NASA announced Thursday that it's awarded a launch services contract for the Double Asteroid Redirection Test (DART) to SpaceX. The mission costs $69 million. The DART mission is now in Phase B, led by JHU/APL and managed by the Planetary Missions Program Office at Marshall Space Flight Center for NASA's Planetary Defense Coordination Office.
NASA's DART spacecraft's launch window range begins in late December 2020 and runs through May 2021.More news: Instagram Declares to Disapprove Inappropriate Content to Safeguard the App
The amount of the contract for SpaceX will be $ 69 million.
NASA's radical mission to fire a small spacecraft directly into an asteroid now has SpaceX on the roster, too. "This award underscores NASA's confidence in Falcon 9's capability to perform critical science missions while providing the best launch value in the industry". This is to prevent a possible asteroid collision course on Earth.More news: Chinese scientists create monkeys with human brain genes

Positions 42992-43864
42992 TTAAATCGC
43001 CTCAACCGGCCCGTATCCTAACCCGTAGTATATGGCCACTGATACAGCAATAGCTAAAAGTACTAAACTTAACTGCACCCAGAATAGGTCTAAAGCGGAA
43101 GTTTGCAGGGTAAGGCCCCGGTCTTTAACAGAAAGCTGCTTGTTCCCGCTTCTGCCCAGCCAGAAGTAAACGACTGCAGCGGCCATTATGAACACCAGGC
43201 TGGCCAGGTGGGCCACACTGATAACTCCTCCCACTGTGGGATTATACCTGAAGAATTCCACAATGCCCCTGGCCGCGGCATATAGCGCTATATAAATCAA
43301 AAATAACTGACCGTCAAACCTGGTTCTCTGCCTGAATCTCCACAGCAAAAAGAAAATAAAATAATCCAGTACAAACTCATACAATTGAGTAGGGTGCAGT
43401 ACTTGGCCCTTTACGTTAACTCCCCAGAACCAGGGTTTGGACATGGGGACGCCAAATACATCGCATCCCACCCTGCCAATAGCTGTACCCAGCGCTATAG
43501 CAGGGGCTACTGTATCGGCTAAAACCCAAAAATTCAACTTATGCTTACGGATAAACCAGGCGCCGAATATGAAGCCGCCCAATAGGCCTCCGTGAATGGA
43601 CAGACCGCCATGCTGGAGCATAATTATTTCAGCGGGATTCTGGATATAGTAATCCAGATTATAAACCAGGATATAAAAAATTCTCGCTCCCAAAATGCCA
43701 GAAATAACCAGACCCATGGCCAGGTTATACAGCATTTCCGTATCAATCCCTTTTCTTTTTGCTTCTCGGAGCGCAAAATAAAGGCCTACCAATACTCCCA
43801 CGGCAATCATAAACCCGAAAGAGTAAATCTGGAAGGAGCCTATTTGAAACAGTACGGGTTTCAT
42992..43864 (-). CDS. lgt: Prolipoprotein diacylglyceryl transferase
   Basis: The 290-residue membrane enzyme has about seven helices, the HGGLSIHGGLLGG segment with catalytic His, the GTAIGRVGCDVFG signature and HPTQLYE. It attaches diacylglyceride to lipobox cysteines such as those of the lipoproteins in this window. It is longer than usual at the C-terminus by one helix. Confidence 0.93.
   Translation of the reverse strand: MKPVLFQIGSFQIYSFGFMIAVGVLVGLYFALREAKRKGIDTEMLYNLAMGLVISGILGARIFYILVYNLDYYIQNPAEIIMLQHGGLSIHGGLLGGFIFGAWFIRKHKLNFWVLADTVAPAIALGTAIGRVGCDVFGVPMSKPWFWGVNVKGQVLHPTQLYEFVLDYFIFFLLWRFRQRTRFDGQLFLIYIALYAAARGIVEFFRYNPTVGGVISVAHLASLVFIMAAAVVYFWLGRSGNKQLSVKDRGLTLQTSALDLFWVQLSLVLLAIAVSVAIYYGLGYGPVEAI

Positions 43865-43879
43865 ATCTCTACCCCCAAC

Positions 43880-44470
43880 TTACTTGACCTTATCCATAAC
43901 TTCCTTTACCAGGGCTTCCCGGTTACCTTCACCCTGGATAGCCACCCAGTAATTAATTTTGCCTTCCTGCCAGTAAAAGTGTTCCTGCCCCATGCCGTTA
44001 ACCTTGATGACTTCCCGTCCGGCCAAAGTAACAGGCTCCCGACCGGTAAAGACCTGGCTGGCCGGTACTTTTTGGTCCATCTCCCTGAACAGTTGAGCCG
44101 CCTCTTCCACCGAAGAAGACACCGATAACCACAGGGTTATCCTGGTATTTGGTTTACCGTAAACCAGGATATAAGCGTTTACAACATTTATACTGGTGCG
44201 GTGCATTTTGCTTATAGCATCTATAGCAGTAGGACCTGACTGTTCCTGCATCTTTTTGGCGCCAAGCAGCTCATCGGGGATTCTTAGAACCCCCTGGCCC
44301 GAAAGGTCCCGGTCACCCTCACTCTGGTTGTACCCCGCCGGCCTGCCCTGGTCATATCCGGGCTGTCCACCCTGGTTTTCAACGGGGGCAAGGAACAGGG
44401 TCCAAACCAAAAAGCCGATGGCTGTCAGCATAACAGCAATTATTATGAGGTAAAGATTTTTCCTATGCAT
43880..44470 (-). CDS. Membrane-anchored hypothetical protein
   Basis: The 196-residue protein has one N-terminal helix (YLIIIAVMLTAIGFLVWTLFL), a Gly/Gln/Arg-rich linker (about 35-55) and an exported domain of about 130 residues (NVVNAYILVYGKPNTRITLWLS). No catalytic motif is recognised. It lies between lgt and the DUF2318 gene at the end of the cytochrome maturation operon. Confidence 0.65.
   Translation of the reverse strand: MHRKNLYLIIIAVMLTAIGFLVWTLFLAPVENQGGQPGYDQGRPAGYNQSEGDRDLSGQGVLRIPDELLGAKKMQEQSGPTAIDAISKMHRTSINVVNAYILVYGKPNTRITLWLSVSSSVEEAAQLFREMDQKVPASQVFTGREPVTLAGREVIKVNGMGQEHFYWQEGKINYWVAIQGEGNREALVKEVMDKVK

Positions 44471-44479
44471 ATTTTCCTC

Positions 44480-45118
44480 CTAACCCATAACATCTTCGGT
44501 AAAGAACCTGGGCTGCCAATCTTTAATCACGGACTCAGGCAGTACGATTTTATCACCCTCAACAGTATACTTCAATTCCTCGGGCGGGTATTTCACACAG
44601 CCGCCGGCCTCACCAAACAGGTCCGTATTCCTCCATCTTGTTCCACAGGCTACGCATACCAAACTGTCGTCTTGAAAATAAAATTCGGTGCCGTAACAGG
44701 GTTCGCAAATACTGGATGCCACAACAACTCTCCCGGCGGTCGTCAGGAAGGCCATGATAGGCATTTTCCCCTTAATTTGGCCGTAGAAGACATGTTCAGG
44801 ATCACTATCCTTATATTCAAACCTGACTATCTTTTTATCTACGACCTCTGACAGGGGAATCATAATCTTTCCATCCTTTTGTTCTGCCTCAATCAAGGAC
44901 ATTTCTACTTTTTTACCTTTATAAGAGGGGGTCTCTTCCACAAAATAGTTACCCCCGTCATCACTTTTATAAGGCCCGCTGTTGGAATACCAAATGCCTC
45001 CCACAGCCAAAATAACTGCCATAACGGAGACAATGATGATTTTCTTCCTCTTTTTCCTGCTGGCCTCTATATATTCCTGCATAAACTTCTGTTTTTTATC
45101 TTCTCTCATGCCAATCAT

The mission is slated for June 2021 launch aboard a SpaceX Falcon 9 rocket from Vandenberg Air Force Base in California.
DART is created to intercept a small moon of the asteroid Didymos in late 2022 when the rock comes within 6.8 million miles (11 million kilometers) of Earth. According to the DART website, the probe won't reach its target until October 2022, upon which it will slam into Didymos' moon at a speed of almost 13,500 mph (6 kilometers per second).More news: Skype Rolls Out Screen Share Feature to Android, iOS Insider Build Users
DART will then collide with the small moonlet orbiting Didymos at the speed of 6 kilometers per second, with the goal of changing the speed of the moonlet in its orbit around the main body by a fraction of 1 percent, enough for the telescopes on Earth to record the event. While this sounds exciting, if the mission fails, it would result in derailment of NASA's "kinetic impactor technique", however, success will provide crucial data that will inform its deployment against an actual asteroid that's approaching our planet.